Can long story of water transfers have a happy ending? - Albuquerque Journal

Can long story of water transfers have a happy ending?

Trans-basin transfers like the ones on Jicarita Peak aren’t unheard of. The San Juan-Chama Project that moves water from the Colorado River basin to the Rio Grande, and on to Santa Fe and Albuquerque is one of just a few examples of larger scale projects currently active in the United States.

But the one on Jicarita Peak, where water is being diverted from the Rio Grande over a mountain ridgeline eastward to the Rio Canadian watershed, is quite unique, with undercurrents of Indian lore, Spanish land grants and even ripples of the old Santa Fe Ring.

Pueblo is fighting water diversions from mountaintop

Robert Templeton is former chair of the Embudo Valley Regional Acequia Association and a parciante, or member, of one of the ditches that flows to his field in Dixon where he grows corn and vegetables. He has been studying the diversions for several years and has shared some of what he’s learned with Picuris Pueblo.

“In the history of the diversions, more than a half million acre-feet of water has gone over the divide,” he said, adding that’s a conservative estimate. “If you take that and divide it by the annual flow at the Picuris gauge, the amount is equal to 22 years of the annual flow.”

Templeton knows much of the history of the diversions, the first of which dates back to somewhere between 1819 and 1835. “That’s the one at Alamitos Creek,” he said. “A half-mile ditch takes all the water from Alamitos Creek and puts it in the ditch, and over the divide and to Cleveland (N.M.).”

The second diversion, the Acequia de la Presa, was built about 1865, he said. It directs water from the Rio de la Presa in La Junta Canyon and sends it to Chacón, also on the east side of the mountains.

The third diversion, located at 10,800 feet, takes water from two creeks and directs it to Angostura Creek where, after about 3.5 miles, it is channeled over the divide in waterfall fashion.

It’s that diversion, the Acequia de la Sierra de Holman, completed about 1882, that led Picuris Pueblo to file a lawsuit that members of the infamous Santa Fe Ring, a group of powerful lawyers and speculators, was able quash during New Mexico’s territorial days.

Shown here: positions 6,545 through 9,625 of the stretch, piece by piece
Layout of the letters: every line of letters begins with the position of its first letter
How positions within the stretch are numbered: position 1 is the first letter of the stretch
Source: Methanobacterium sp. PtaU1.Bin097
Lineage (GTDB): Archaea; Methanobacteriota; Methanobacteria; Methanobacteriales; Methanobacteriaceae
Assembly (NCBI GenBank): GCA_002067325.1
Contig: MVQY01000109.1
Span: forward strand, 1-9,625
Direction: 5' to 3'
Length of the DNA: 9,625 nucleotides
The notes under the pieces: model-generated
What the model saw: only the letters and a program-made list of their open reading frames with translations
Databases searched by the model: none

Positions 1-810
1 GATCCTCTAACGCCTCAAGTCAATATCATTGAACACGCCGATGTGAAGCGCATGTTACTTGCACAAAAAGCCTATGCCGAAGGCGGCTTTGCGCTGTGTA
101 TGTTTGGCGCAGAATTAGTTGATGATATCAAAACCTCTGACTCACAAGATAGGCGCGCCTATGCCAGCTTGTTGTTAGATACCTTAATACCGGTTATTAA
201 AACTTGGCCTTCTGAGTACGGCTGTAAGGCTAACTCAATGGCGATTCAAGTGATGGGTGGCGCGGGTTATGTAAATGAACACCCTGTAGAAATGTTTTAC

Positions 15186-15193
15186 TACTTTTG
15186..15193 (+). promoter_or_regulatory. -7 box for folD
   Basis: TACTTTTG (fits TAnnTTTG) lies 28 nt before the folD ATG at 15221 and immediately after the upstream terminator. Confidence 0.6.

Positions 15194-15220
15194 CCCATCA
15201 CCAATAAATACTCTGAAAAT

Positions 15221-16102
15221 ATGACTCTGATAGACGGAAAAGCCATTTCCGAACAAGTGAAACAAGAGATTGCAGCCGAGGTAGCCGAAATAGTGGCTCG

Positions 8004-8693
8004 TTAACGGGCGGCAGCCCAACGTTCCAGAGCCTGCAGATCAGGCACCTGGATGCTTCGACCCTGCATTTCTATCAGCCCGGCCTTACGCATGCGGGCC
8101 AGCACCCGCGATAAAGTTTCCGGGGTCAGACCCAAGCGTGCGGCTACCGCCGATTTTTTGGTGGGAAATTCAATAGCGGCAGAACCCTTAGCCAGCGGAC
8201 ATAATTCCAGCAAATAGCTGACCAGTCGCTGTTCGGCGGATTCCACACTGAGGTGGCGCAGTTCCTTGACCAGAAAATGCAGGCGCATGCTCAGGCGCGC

According to an article by Malcolm Ebright that was published in the New Mexico Historical Review in 2017, Thomas B. Catron and Stephen Elkins were among the people who started buying interest in the Mora Land Grant about 1866, “and, soon, residents of the Mora Grant realized that speculators were buying the grant common lands from under them,” Ebright wrote.

A lawsuit was filed on behalf of Picuris Pueblo in 1882, after the third of the diversions was built, due largely to efforts of Juan Bautisa Guerín, Mora’s parish priest. By then, Catron owned the northern portion of the Mora Grant.

“Picuris Pueblo was up against the Mora parish priest and the most powerful member of the Santa Fe Ring,” Ebright wrote. “This might explain why it was almost impossible to move the lawsuit forward after it was filed.”

Any chance of the matter being resolved early on died when an attorney representing the pueblo failed to show up for a court hearing, despite being given several days to do so. Catron was then successful in having the case dismissed on an oral motion. “Thus, Catron was able to dispose of the case without filing any documents to the benefit of the Mora irrigators, while at the same time attempting to partition and sell the common lands of the Mora Land Grant,” according to Ebright.

By that time, thousands of Spanish and Anglo settlers had moved into the area, increasing the demand for water. The pueblo, which then and now is made up of just a few hundred tribal members, was outnumbered and carried little clout.

Ebright ends his article on an optimistic note.

“May the story of these three acequias, built by the great-great-grandparents of the present-day irrigators, continue to inspire cooperation between the two watersheds, and may the parallel histories of Picuris Pueblo and its efforts to retain its land and water, and the Mora Valley irrigators and their pride in hyrdological miracles known as the Acequias de la Sierra, be again united into one story.”

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